Powdered cleansers have a long established place among household cleaners. Their cleaning and polishing action is provided by fine particles of minerals, such as calcite, feldspar, quartz and silica. In addition, powdered cleansers contain small amounts of surfactants for removing oily soils, such as the greasy film often found in sinks after dishwashing. Where removal of food, beverage, or mold and mildew stains is required, a bleaching agent is usually present. Where removal of rust stains is a performance feature of the product, oxalic acid or sodium hydrosulfite may be present.

Liquid cleansers are a suspension of solid abrasive particles in a thickened liquid matrix. They contain more surfactant and softer abrasives than are found in some powdered cleansers. As a result, their abrasive action is usually more gentle than powders.

Scouring pads, like powdered cleansers, are products with a long history of use. In the most widely used types, a ball of fine steel wire provides the scouring action. For chemical cleaning and as a polishing aid, the steel wool pad may be filled with a cleaning mixture whose principal ingredient is soap.

Particularly on metal surfaces, the soap and metal pad can provide effective cleaning and a pleasing shine. On continued use, the cleaning mixture is used up and the pad begins to corrode.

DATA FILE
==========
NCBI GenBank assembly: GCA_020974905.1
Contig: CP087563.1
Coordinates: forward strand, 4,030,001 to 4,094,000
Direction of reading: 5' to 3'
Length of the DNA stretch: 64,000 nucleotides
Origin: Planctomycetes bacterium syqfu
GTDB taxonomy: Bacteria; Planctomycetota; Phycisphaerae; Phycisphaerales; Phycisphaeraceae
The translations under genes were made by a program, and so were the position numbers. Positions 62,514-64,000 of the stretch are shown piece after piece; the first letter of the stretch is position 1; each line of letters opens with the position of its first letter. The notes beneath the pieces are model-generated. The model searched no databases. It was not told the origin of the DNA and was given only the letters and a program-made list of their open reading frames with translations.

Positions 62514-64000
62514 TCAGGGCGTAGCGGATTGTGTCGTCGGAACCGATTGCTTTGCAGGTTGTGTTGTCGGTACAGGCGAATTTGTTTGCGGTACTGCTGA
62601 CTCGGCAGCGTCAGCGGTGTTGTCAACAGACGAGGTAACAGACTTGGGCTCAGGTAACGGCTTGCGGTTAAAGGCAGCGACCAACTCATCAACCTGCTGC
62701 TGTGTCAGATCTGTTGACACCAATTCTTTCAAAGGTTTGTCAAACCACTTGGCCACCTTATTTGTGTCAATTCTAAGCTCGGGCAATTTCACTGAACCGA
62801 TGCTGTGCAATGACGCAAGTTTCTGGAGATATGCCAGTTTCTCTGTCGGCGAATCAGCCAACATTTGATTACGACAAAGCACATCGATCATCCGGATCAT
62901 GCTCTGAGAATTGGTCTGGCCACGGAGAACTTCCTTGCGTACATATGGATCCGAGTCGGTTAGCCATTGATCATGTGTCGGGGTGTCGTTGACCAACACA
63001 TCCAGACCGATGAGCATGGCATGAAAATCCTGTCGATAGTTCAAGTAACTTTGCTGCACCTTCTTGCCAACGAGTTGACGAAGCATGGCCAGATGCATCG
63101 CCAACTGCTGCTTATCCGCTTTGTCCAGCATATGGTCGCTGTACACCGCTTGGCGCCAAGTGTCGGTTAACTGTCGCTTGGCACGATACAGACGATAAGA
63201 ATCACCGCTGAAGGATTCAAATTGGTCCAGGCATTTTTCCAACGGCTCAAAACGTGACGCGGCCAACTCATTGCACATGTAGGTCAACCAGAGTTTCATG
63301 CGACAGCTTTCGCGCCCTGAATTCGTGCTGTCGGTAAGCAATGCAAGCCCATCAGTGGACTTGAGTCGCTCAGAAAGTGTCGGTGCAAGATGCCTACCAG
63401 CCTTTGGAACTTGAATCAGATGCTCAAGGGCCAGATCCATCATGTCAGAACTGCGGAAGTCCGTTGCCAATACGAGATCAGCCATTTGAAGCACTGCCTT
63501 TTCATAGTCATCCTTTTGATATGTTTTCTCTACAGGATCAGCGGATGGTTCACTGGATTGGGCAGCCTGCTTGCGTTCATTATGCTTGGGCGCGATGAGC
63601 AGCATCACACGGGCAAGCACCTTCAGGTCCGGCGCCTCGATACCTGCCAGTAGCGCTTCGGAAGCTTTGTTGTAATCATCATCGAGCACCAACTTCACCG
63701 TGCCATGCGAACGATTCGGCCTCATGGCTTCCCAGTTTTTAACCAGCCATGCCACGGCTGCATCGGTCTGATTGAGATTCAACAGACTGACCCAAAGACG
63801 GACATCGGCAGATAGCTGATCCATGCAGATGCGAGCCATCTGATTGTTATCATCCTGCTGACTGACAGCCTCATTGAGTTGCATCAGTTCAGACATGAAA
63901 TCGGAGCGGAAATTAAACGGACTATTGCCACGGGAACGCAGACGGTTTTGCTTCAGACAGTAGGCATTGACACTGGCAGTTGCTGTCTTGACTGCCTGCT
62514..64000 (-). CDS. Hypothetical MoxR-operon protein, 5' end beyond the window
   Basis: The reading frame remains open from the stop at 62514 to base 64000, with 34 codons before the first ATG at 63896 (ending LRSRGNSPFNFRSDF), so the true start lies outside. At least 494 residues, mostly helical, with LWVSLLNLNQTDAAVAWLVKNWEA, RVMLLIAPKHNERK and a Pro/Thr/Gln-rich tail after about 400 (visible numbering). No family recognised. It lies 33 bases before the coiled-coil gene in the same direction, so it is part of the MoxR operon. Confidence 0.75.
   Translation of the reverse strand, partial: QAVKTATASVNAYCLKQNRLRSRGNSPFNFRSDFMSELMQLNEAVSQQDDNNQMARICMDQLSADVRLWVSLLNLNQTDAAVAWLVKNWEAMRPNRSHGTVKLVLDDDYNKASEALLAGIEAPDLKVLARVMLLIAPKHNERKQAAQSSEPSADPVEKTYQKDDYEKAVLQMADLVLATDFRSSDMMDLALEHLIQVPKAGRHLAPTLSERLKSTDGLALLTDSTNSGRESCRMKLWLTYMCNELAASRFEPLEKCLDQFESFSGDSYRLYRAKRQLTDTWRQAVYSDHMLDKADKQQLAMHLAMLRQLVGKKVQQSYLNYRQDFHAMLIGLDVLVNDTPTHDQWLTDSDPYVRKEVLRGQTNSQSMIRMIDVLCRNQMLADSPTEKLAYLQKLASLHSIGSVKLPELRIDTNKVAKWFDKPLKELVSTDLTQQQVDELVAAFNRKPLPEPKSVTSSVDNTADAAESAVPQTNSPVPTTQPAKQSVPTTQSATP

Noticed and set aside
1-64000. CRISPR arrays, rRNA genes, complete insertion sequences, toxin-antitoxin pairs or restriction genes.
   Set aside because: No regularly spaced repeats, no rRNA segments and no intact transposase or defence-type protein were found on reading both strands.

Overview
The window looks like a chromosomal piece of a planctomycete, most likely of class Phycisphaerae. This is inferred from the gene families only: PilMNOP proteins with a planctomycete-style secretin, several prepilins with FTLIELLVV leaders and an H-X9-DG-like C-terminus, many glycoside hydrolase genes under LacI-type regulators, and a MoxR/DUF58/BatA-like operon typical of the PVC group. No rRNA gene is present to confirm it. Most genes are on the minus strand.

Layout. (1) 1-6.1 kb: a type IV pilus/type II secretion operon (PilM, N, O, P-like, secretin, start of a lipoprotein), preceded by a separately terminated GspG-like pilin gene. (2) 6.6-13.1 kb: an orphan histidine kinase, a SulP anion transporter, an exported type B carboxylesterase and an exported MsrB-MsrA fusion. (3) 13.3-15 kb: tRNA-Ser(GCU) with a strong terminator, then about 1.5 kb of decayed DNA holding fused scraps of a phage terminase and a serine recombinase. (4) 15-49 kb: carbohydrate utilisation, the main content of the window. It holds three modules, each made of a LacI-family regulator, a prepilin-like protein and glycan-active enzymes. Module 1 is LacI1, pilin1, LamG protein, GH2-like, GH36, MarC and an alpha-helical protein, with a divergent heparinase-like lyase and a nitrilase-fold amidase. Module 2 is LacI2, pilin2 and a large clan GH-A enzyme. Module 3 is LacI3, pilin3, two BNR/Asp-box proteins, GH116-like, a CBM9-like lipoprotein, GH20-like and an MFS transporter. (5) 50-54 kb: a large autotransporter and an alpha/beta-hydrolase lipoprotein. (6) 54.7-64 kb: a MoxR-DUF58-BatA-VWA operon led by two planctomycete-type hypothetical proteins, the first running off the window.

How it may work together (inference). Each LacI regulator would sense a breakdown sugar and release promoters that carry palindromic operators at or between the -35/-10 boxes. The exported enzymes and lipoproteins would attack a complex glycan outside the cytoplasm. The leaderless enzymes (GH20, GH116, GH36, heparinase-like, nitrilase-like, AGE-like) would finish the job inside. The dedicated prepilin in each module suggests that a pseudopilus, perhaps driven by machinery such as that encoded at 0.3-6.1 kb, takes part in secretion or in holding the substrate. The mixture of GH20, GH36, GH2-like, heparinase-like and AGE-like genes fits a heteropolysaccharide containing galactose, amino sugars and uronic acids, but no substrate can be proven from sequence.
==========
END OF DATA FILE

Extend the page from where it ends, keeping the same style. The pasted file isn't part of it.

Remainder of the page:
Some scouring pads are made of noncorroding materials, such as a mesh of copper, stainless steel wire or nylon, while others are a plastic material imbedded with small particles of abrasives. These pads are not impregnated with a cleaning mixture and rely on mechanical action alone.

Other scouring pads consist of a cellulose sponge with a polyurethane backing. These pads significantly reduce the scratching of surfaces.

Non-abrasive, all-purpose cleaners are marketed in different forms. They are offered as powders that can be dissolved to the proper strength and as liquids that can be diluted or used full strength. The newest powders and liquids are concentrated products. Liquids are also available as trigger sprays, in aerosol cans or in pump-actuated bottles.

Non-abrasive cleaners can also contain antimicrobial agents to provide disinfectancy. Such products will specify on the label that they "kill germs" or "disinfect" and must be approved by and registered with the Environmental Protection Agency.

Powdered or liquid cleaners, mixed with water, are most often used on fairly large washable surfaces—floors, painted walls, countertops, woodwork—where accumulations of soil are relatively uniform. For heavy soiling, more concentrated solutions can be prepared. Liquids may also be used full strength.

The major ingredients in non-abrasive cleaners are surfactants and builders. A surfactant's presence is noticeable by the appearance of foam, particularly in diluted water solutions. All-purpose cleaners are generally formulated to produce only a moderate amount of foam, which makes rinsing easier.

Since most all-purpose cleaners work best in alkaline conditions, they often contain an alkaline buffer salt, such as sodium carbonate. Sodium carbonate can also function as a builder.

These cleaners can also contain other ingredients, such as ammonia, pine oil and organic solvents like ethanol or isopropanol.

Spray cleaners are designed for use on smaller washable areas. Soiled walls around switch plates, chrome fixtures, appliances and cooktops are examples. Like the dilutable products, sprays are formulated with surfactants and low levels of builders; most contain an organic solvent. The combination of surfactant and solvent makes such products particularly effective on greasy soils.

Household cleaning need not be an over-whelming task if the right products are used for cleaning.